One of the critical elements missing from effective health care reform is a context for reframing the large-scale aspects of finance, delivery, public health, information, and other essential elements in comprising a health care system. We have much more experience and success in improving on what we have, particularly in reshaping the micro-systems in which care is delivered and organized. Still, without a larger framework for these changes, we are at times unable to push through necessary systems change when dealing with something as large as the US health care system. Several years ago, I presented the concept of a health commons at the University of New Mexico and I would like to revisit it as one set of ideas that may facilitate a discussion of the essential elements of a reframed health care system.
The idea of a health commons comes of course from the older concept of an economic commons, in which all participate and exist to serve a common good, driven, in part, by individual and corporate self-interest aligned with this common good. In part, it plays a bit of an insurance function, but more importantly it serves as a way for appropriate competition to emerge, choice to be expressed, efficiency and consumer responsiveness to be rewarded, and public accountability to find a voice. Here, in brief, are the six elements that I believe would need to be built to bring a health commons to life. Many of these ideas have been put forward in other plans for reform, so I do not position them as unique, but as essential elements of the idea of a common approach to health care.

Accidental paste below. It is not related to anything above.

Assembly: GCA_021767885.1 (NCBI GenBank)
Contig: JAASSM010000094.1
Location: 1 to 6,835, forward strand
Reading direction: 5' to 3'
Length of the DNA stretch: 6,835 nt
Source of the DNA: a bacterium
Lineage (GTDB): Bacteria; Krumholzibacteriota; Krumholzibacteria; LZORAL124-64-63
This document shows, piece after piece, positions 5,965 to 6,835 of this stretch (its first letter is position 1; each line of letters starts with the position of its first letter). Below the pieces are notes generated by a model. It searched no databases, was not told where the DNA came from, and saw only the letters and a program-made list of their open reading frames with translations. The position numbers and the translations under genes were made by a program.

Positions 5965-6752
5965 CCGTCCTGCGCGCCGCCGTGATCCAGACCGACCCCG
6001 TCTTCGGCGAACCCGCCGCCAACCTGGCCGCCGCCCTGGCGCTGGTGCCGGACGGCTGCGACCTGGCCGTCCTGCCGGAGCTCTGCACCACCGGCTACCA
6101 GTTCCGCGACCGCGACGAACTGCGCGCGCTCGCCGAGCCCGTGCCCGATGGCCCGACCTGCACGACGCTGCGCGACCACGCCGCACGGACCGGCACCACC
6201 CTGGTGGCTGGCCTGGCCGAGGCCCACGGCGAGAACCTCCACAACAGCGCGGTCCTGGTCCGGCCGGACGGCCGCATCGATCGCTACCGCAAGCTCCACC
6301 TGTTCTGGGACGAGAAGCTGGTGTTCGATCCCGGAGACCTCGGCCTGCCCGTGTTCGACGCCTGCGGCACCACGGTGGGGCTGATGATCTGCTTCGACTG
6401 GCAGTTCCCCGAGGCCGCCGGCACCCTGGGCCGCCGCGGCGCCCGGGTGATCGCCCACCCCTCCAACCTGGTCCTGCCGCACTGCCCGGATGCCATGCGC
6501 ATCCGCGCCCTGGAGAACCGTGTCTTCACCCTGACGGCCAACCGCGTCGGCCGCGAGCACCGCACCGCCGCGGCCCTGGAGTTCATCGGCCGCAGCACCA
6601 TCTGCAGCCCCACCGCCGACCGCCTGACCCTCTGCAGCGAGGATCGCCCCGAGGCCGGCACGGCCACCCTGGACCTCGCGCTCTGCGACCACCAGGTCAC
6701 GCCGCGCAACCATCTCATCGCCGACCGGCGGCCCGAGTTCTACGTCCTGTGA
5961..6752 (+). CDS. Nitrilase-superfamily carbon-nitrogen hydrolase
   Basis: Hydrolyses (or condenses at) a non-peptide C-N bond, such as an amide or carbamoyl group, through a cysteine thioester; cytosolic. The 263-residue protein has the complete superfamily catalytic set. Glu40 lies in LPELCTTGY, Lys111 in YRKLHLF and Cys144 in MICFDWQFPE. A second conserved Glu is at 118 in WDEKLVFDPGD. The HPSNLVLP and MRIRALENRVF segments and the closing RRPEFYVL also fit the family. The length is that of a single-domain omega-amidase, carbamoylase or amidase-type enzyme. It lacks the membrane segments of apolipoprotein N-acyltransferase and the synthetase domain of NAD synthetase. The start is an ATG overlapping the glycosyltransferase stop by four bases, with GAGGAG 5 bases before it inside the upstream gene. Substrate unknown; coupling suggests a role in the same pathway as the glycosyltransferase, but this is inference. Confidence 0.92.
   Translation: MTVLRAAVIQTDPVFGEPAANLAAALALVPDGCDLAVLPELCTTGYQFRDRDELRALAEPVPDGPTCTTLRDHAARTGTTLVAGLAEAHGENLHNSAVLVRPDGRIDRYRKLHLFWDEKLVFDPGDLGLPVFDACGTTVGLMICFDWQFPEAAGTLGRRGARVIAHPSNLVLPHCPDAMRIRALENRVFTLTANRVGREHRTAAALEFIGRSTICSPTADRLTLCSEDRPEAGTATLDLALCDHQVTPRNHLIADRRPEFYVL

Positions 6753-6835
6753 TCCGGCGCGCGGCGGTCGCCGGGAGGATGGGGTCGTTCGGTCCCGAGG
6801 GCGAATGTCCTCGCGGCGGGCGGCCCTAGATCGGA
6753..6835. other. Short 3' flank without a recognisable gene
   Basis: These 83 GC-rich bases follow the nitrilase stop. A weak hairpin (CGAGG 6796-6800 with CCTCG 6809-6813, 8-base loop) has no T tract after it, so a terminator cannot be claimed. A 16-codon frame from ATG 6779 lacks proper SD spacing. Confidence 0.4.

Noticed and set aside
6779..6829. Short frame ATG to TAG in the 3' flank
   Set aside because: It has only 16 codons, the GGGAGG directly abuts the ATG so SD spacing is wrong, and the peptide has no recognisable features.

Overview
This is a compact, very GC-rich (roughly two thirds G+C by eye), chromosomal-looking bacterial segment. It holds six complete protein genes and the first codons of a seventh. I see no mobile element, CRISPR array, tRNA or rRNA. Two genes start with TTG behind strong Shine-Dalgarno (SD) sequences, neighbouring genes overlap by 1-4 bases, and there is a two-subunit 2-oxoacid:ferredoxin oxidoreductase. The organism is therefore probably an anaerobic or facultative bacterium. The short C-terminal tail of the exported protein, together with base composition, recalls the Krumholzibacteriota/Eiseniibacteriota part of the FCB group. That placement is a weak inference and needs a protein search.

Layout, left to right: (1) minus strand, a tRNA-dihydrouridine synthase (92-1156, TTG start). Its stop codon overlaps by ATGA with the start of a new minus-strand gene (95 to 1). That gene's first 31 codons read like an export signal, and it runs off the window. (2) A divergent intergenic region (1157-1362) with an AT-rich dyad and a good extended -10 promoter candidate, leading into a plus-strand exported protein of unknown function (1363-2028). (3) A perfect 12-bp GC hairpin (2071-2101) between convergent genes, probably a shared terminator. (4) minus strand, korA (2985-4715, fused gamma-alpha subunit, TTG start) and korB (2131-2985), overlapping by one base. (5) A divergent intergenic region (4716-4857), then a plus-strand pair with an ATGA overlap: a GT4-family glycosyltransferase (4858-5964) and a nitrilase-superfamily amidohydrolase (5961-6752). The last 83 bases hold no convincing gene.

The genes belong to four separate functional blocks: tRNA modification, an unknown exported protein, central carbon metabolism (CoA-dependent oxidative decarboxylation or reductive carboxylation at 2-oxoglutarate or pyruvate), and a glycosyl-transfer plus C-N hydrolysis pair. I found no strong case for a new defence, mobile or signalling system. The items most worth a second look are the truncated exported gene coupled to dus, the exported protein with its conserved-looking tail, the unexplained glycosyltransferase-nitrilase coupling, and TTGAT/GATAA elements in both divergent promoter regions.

We might as well start with the most critical concern: finance. There is much discussion today about the need for a single payer system to reform health care finance. I do not want to engage in that argument here, but perhaps it would be best to take what is most attractive about such proposals, that it offers a simplified, universal financing system, and modify it to the idea of a commons. Perhaps the best approach would be to have regional purchasing cooperatives, which could exist to set standards, maintain universal participation, both by employer mandates and consumer responsibility for catastrophic, adjudicate claims and compliance, and perhaps set an agenda for reform and improvement. These entities might be state-wide for small states, say up to six million in population, and regional in larger states, following population concentration and cultural patterns. Most states already control a critical mass of enrollment to create such a purchasing cooperative. Medicaid, Children's Health, and health insurance for public employees would in most jurisdictions be at least a quarter of the insured population. Add Medicare to this mix and the totals exceed forty percent in most places. Include the uninsured and the total rises to near sixty percent. These numbers are probably enough to begin to create the market defining pressure needed for such a cooperative. As states begin to pay attention to the recent action in Maryland and address issues of employer mandates, perhaps they should consider a more rational next step and create mechanisms that can bring real control to quality, cost, and access. A step such as this would make a real contribution to improving the business climate.